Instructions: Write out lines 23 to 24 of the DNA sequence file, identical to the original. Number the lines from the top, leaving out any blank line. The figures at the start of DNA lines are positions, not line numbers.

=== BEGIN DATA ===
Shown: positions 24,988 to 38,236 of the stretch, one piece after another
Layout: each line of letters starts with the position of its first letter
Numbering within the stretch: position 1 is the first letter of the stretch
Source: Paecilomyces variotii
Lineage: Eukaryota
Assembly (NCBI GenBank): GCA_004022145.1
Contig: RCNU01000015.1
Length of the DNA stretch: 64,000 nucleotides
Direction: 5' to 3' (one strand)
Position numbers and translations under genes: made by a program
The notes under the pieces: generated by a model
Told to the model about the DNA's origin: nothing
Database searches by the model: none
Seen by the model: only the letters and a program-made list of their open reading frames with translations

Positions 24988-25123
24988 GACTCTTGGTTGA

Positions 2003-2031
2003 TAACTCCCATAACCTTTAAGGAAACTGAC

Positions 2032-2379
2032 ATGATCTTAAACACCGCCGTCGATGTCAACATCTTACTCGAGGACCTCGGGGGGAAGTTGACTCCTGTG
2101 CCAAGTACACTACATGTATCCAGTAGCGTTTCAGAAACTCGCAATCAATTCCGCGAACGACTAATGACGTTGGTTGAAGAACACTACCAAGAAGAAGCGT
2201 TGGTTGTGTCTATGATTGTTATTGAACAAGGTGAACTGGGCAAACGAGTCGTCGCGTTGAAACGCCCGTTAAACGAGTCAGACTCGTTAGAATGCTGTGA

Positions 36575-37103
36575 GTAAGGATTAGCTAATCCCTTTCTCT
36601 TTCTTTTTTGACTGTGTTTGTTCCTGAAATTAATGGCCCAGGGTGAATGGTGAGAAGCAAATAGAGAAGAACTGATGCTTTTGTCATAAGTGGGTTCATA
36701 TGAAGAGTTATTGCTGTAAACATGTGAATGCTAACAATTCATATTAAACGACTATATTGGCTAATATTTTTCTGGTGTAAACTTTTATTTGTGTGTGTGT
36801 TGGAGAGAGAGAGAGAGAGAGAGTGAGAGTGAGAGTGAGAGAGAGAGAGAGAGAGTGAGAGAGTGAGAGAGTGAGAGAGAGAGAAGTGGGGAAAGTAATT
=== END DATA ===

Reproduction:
Positions 36575-37103
36575 GTAAGGATTAGCTAATCCCTTTCTCT